17 April 2011
Since we finished the ActiveMQ in Action book recently, I actually have some spare time now. So I've began to get back into playing guitar. I'm not especially talented, but I have always enjoyed strumming chords and playing rhythm guitar.
Every week, my girls take piano lessons from a friend whose husband taught them both kindergarten at a nearby Montessori school. The couple are both accomplished musicians and really enjoy teaching music. She plays guitar, piano and sings; he plays guitar and sings. We've seen them play together and they are very complimentary together. So recently I decided to take some guitar lessons from the husband while the wife teaches my girls piano.
It's funny to learn that collaboration means just as much in playing a musical instrument as it does in writing code. When I collaborate with others and actually write code with them, I tend to learn a lot more than when I just sit in a corner writing code. So far, the same is true for playing guitar. Sitting at home, playing by myself seems so much more limiting than playing even once a week with my friend. He has been a musician for many years, is very talented and is also a gifted teacher.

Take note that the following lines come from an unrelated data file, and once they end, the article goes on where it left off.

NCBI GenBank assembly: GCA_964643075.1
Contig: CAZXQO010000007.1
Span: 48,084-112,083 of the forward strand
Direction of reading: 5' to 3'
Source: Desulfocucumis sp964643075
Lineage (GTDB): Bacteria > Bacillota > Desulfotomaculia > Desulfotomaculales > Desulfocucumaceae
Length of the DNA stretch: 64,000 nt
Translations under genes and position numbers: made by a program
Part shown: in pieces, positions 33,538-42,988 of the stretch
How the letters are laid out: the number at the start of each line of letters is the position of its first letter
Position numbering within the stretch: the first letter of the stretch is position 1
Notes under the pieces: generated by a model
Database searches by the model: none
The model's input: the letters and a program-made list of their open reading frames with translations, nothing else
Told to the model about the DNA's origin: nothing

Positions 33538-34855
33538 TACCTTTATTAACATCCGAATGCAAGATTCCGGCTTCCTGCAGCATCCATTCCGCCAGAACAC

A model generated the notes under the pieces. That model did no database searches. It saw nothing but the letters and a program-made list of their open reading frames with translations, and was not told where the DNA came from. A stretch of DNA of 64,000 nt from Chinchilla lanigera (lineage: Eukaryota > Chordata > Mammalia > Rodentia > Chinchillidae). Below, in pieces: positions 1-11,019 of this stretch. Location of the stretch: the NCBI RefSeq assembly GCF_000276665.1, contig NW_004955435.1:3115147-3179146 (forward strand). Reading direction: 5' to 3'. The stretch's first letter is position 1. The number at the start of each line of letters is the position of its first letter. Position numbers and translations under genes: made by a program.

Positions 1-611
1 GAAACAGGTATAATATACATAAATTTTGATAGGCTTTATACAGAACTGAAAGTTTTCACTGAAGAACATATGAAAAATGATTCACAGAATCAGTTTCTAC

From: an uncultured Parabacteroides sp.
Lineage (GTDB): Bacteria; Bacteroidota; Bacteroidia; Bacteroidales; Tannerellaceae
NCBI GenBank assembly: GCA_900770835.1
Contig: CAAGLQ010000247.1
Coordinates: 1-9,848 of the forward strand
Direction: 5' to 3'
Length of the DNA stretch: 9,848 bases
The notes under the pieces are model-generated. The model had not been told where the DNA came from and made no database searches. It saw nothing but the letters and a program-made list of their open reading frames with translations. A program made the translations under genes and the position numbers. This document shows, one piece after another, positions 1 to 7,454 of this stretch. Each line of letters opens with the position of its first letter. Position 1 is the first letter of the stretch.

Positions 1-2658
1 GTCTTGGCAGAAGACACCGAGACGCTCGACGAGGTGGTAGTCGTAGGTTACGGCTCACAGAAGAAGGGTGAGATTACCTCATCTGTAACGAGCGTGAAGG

For many years now, when I'm solving problems with the work I do and I get stuck, I tend to grab my guitar to clear my mind. Playing for even just 5 or 10 minutes can help me see a problem more clearly. I know that taking a walk with my dogs would do the same thing, but I can't go out for multiple walks during the day. But I can quickly grab my guitar, play for a brief period of time and then get back to work. Oftentimes when I do this, I'm able to immediately solve a problem that I've been working on for a while.
Something I know about myself is that I enjoy constant learning. When I stop learning, I tend to lose interest in whatever I'm doing. Getting back into playing guitar and learning again is a breath of fresh air. I have known this for years, but it's nice to be reminded of it again.
Though I'm still playing on a cheap acoustic guitar I bought many years ago in college through Musician's Friend, I'm still having fun. But I'm realizing again why most people don't stick with guitar when they are first learning. Typically, cheap guitars are not easy to play. Your fingers begin to hurt and your hands can cramp rather quickly with a cheap guitar. I've simply been trying to play though this recently and it's starting to become a problem. So now I'm wondering about graduating to a nicer guitar that is easier to play. When something is easy to do, you tend to want to do it more often. Playing a nice Taylor guitar in a shop recently reminded me of this. Though I don't think I want to spend that kind of money, I do have something different in mind. More on that in a future post.